Serbia is negotiating with the International Monetary Fund (IMF) about a new arrangement, which will probably be agreed, but which will not be financial, as “we don’t need financial support, not even the precautionary kind”, Prime Minister Ana Brnabic said today.
She pointed out that Serbia had changed a lot in the preceding three years, partly because of the arrangement with the IMF, which ends on February 22, and that the country had achieved macroeconomic stability, fiscal consolidation and discipline.
Brnabic emphasized that there were still structural reforms that need to be carried out and that this would be discussed with the IMF.
Serbia exits a USD 1.32 billion three-year program with the IMF on February 22 boasting outperformance on several of its goals. Concluding the program with flying colors is, however, only the first step in building a strong and vibrant economy able to compete globally, a recent IMF report observes.
– The program has done much better than expected, overperforming many of its macroeconomic goals – said James Roaf, head of the IMF’s Serbia team.
He pointed out that Serbia had managed to dig itself out of a hole and that, after stalling for years in the wake of the global financial crisis, growth had returned, coupled with rising investment and employment.
– A lot of work has been started to transform the country into a full-fledged market economy; these reforms need to be deepened after the conclusion of the program for Serbia to reach its full potential – Roaf recommended.
The IMF reminds that, in 2014, Serbia’s economy was in serious trouble. Following the 2008 global financial crisis, the country’s economy stagnated, while weak public institutions, collapsing tax receipts, and overspending by government and state-owned enterprises resulted in a rapid buildup of public debt.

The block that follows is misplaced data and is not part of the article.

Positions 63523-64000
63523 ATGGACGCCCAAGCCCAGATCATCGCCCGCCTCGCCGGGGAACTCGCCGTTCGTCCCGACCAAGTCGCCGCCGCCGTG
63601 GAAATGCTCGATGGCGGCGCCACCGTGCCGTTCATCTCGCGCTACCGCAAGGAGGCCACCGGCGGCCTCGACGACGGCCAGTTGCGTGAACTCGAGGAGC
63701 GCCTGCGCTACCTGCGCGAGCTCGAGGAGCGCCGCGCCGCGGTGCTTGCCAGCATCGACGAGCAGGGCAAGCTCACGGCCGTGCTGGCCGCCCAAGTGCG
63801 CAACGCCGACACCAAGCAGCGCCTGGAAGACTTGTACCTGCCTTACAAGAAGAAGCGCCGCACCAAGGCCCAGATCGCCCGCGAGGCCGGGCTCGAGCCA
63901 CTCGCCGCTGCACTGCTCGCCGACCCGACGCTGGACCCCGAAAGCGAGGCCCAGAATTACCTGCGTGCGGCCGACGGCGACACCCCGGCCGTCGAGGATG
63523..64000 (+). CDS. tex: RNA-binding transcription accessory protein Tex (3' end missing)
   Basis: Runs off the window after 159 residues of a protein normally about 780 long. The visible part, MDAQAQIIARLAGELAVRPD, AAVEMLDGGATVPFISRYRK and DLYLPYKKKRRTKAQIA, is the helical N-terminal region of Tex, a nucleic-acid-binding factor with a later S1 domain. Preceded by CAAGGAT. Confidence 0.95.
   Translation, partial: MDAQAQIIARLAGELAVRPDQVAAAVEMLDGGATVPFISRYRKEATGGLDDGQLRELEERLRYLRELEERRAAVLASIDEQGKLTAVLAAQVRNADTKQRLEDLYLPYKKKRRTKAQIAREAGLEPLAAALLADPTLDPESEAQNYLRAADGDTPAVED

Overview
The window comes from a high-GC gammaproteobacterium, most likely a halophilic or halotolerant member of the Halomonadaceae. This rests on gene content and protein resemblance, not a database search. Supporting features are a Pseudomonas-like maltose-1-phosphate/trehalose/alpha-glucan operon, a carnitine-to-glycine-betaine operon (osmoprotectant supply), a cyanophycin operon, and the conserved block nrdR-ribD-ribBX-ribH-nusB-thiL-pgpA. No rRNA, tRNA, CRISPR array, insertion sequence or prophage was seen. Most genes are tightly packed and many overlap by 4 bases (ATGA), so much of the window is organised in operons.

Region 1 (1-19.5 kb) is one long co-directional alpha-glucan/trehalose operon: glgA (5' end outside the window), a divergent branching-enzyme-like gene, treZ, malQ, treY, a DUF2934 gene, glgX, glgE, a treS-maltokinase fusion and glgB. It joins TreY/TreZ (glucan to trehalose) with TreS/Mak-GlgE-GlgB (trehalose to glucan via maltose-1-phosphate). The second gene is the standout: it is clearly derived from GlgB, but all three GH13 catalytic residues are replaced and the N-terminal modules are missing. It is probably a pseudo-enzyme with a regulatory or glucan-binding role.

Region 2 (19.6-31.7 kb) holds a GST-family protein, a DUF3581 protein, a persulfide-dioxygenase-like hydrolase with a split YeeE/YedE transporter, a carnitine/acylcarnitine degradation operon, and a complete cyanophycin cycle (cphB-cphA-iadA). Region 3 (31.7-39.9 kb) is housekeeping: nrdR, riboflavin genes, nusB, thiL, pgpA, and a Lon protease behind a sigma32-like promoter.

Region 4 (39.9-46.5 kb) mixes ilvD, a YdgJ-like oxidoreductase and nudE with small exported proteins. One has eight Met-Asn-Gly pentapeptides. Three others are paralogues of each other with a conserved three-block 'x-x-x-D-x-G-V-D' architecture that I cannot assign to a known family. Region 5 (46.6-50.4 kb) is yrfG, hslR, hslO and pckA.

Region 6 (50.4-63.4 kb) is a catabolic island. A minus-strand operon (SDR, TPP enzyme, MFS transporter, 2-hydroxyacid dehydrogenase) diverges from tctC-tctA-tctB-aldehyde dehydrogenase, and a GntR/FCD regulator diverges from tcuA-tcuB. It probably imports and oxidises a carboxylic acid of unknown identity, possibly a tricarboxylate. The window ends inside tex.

The report also says that the fiscal accounts boasted a surplus in 2017 and that economic confidence has improved with stronger investment both from foreign and domestic sources.
It adds that unemployment is near historic lows, and falling, that banks are solid, and that nonperforming loans are now below their precrisis levels.
– The government should concentrate its efforts on helping the country catch up faster with its Western European peers. Reaching that goal is urgent to avoid the exodus of skilled Serbian workers in search of a better life – the IMF recommends.
Serbia is advised to strengthen its institutions to support private-sector-led growth and that modernization should include tax administration and public services such as education and health.
– Financial market development must accompany broader use of the Serbian dinar instead of the euro – the IMF recommends and adds that large grey economy should be addressed through wide-ranging reforms and that state companies should be reformed.
The report says that Serbia has restructured its inefficient railway company, introduced better debt collection in the main electricity and gas companies, and successfully privatized others, such as the Smederevo steelworks.
– The sectors most in need of overhaul are mining and petrochemicals: companies such as the Resavica coal mine, the RTB Bor
copper complex, and petrochemical producers Petrohemija, MSK, and Azotara
– the IMF says and points out that several state-owned financial institutions—for example, the BPS and Komercijalna Banka and Dunav insurance company—are also in need of reform or privatization.
According to the IMF, in addition to reforming the tax and regulatory systems, Serbia needs to address the problem of multiple fees and charges, and delays and uncertainty in the judicial system. It also needs better road, telecommunications, and energy networks, which will propel Serbia toward a standard of living that rivals that of Western Europe.
The three-year arrangement of Serbia with the IMF
, worth USD 1.32 billion, was agreed in late 2014, at the time Serbia started implementing fiscal consolidation measures.